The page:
Sunday, June 26, 2011

The Li-Fraumeni Cocktail

Nanakarobi Yaoki (七転び八起き)

His eyes looked weary. The frown lines etched on his forehead were deep from single-minded despair. The shallowness of his temple had been gouged by the fear and worry of life. Life had not been kind to this unassuming kind and gentle soul. While he had traipsed through the early years with an uncommon benevolence that nature gifts to some – a total freedom to worry. The cruel trick behind those moments of frivolity was the test yet to come. He had been inured into this nature’s conspiratorial web. He looked upon it as a challenge, while his friends empathized with him of his bravery, courage and strength to fight. Ah yes, life was blooming every where but for him and yet there he was in his green striped pajamas and a plain white tee shirt, oblivious and reluctant to take a step back.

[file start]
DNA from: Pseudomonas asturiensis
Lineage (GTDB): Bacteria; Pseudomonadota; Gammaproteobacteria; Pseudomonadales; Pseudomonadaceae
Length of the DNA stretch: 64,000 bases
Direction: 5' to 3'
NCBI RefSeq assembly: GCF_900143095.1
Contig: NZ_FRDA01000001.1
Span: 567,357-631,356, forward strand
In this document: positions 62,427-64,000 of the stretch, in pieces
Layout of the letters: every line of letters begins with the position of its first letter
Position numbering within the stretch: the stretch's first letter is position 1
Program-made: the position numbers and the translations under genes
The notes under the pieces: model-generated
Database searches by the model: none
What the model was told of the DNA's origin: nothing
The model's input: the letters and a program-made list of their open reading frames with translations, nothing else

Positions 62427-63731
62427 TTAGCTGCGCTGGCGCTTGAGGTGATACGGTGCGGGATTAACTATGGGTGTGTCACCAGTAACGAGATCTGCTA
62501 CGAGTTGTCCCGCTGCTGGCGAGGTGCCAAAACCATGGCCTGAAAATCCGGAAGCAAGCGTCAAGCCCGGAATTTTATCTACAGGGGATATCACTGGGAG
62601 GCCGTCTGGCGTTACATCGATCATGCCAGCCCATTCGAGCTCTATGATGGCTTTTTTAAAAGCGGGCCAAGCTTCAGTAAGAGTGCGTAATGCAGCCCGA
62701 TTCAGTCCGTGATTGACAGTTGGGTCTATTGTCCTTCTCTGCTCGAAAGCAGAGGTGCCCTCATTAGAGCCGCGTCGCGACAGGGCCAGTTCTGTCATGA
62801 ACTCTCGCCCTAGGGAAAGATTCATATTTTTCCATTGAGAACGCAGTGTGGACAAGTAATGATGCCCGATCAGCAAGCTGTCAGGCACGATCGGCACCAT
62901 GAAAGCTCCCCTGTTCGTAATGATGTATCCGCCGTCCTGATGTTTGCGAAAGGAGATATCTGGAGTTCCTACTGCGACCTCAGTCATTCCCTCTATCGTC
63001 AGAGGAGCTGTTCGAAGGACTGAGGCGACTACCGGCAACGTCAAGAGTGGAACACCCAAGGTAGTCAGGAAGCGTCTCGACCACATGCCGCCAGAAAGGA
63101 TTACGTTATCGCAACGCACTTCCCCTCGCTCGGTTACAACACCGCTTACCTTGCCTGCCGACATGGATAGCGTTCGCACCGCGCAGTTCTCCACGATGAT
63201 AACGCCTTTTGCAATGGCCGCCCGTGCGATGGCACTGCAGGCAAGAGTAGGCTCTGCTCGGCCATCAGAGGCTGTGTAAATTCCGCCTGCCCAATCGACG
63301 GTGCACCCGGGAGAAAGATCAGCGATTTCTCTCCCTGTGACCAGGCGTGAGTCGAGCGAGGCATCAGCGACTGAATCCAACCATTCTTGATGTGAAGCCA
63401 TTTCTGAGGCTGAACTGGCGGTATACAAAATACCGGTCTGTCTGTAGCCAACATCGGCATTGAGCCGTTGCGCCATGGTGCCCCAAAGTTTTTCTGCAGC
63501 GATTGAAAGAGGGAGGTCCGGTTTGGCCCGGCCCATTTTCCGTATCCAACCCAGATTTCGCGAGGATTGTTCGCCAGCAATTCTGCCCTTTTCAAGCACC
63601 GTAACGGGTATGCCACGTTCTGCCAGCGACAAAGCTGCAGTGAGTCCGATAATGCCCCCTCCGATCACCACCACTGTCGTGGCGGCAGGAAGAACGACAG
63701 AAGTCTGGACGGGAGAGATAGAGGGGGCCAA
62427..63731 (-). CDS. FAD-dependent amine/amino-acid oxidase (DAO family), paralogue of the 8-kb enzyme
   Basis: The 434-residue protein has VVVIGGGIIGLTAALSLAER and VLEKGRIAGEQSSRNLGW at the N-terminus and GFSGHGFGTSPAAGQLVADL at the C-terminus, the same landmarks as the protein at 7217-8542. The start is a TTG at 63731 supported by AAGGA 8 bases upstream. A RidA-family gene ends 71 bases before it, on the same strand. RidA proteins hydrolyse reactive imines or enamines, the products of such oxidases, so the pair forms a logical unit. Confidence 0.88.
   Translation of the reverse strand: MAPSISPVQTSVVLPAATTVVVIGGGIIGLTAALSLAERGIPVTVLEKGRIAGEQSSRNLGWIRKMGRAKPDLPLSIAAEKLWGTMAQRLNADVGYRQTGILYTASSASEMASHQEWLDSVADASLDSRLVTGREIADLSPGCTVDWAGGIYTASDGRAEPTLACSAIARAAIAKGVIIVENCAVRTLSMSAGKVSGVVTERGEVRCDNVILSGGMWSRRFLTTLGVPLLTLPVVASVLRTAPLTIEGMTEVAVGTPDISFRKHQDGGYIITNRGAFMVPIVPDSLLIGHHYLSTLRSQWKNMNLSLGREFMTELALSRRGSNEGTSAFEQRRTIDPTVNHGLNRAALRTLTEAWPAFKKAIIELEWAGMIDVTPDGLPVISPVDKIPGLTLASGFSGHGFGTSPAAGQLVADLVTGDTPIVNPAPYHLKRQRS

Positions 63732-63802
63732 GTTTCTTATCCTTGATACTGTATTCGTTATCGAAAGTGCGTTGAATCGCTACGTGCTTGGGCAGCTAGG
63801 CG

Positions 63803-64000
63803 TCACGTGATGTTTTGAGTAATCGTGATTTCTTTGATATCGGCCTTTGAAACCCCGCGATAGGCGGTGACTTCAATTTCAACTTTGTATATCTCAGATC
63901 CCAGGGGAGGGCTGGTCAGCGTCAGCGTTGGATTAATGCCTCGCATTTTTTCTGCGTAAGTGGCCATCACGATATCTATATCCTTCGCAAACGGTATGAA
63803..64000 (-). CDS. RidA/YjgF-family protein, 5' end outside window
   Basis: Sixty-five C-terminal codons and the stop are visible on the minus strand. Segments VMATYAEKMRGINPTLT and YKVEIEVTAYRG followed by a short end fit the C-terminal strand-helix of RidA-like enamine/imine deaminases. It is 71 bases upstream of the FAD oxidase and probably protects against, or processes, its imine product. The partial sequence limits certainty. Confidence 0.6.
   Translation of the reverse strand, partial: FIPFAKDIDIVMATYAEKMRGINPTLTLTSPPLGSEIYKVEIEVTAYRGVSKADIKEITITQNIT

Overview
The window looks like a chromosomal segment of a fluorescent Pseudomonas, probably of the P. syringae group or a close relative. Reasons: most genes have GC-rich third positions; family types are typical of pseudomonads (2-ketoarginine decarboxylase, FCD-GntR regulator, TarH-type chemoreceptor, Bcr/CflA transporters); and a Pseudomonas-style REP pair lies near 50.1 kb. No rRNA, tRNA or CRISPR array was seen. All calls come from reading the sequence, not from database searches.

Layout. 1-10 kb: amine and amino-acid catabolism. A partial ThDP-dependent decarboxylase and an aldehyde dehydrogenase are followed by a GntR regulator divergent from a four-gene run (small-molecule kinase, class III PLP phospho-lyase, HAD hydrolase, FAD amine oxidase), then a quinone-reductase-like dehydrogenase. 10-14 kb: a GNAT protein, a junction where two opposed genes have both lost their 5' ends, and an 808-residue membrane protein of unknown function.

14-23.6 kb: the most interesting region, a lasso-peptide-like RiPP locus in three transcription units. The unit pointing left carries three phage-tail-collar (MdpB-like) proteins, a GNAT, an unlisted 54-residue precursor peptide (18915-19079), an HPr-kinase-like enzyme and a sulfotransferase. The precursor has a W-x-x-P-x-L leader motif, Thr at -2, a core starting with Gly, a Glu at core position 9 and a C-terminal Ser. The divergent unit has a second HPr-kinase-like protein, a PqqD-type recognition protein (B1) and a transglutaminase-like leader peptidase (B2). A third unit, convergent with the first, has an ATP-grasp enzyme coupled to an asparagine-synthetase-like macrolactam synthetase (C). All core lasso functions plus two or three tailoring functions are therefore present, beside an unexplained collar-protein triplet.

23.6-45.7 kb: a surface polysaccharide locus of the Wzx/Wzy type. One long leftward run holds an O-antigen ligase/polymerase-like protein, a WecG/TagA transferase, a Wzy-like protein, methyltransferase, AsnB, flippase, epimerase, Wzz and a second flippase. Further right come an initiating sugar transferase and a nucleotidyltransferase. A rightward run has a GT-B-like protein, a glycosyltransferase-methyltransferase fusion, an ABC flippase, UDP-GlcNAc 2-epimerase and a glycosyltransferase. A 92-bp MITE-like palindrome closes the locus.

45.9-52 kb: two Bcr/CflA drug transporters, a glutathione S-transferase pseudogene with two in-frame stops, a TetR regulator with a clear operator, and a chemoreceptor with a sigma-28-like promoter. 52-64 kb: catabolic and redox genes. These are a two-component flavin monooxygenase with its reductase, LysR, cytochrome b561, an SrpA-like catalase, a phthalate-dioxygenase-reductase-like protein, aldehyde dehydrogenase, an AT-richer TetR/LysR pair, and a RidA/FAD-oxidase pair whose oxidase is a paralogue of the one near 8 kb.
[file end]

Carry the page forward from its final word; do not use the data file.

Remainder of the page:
It must have been five years ago when he first located the lump on his chest. He ignored it as most often people do. But then the progressive thrust of this vile appearance could not be ignored. He sought attention of a competent physician and the rest was a history full of “shades of grey in the large canvas of black and white,” as he put it eloquently.

What really happened to this gentle soul from the Far East? That became the soul and cry of many a physician and nurse who encountered him. Why does one have to bear the burden of many?

To go back further into the deep recesses of medical thought, it appears that there was a switch in his genetic system that had been switched to an “on” position. So the question was, “Who or what.,’ had set this off. And there in lies the mystery of genetics, known to many through the insight of a monk named Gregory Mendel.